You need to find piano activities that kids find comfortable. This comfort zone is a retreat from the rigors of reading music.
Some things drive kids crazy with frustration, and some things are so easy and fun that they will do them endlessly with no resistance.
The secret is to find how to make them do everything with no resistance.
Your first job is to find the state of the child’s mind and mood that day. Sometimes they will try anything willingly, sometimes they are tired and you will have to be very careful.
Trying to get a tired or moody child to concentrate on something complex is a recipe for disaster. When a child is in that mood, you need to back off and find something that is exactly at the level they wish to offer today.
If the level they wish to offer that day is the index finger alone and single notes, laugh, and start there.
One time, I suggested to an ill-tempered kid that he play only with his pinkie. This delighted him, and five minutes later he was happily having a regular lesson, using all his fingers.
Perhaps part of the zone is tacitly letting the child know that if it gets complex and difficult, we will digress into humor for relief.
I never push too hard for too long. I push too hard for a very short time so the child knows it will be over soon, and thus they give their full effort.
For example, if we are exploring fingering, the going gets tough, and the kid needs relief for a moment. So I play something with my nose.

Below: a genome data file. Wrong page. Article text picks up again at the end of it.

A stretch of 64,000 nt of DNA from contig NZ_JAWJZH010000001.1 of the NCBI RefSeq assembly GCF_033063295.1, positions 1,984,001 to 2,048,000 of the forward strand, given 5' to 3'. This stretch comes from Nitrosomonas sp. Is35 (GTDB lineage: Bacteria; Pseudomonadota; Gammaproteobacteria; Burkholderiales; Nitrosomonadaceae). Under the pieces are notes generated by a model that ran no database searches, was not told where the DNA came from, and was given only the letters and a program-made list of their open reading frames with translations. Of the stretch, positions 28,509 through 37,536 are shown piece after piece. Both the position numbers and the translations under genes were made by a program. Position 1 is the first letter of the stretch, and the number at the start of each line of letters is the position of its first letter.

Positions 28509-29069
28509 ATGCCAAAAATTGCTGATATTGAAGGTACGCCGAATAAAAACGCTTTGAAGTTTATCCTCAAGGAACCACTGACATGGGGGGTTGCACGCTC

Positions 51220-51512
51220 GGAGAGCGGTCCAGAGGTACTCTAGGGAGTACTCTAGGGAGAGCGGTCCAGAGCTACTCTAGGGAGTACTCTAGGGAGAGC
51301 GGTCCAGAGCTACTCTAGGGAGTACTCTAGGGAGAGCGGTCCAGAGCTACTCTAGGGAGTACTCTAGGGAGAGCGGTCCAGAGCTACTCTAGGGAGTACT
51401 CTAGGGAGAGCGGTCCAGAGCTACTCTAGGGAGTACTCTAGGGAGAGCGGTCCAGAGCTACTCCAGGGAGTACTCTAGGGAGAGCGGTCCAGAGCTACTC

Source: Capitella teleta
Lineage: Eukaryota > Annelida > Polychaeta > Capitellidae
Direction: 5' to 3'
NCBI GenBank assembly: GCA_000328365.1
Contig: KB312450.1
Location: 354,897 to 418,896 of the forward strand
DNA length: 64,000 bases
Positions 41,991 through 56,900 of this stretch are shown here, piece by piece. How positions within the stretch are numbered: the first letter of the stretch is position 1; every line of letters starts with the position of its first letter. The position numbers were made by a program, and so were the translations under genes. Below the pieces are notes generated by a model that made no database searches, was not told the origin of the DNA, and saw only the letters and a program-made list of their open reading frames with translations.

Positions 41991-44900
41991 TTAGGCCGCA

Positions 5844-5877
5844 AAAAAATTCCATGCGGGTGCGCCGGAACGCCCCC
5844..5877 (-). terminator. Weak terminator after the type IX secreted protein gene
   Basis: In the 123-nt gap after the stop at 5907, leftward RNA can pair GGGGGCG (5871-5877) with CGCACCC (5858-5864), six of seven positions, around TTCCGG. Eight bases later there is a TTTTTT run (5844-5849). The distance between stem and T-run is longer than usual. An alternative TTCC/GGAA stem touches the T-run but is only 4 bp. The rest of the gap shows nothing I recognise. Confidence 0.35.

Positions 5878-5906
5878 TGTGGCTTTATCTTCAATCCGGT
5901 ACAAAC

This of course delights the child, who is dying to stop the complex activity that hurts his brain, and he starts playing with his nose.
At this point I bring up the famous Mozart story.
THE FIVE C WAGER
Mozart was at a party, and bet a very wealthy man that he could play five C’s on the piano. Mozart was known as a practical joker, so the wealthy man tried to consider it from every angle.
Since each hand can only play two C’s, two hands can only play four. So five C’s is impossible.
The wealthy man takes the bet.
Mozart leans down to the keys, plays four C’s with his two hands, and then, giggling, he played the fifth C with his nose.
Kids, of course, insist on a demonstration.
All of this digression takes two or three minutes and now the child is in a better mood, ready to play.
Copyright 2017 Walden Pond Press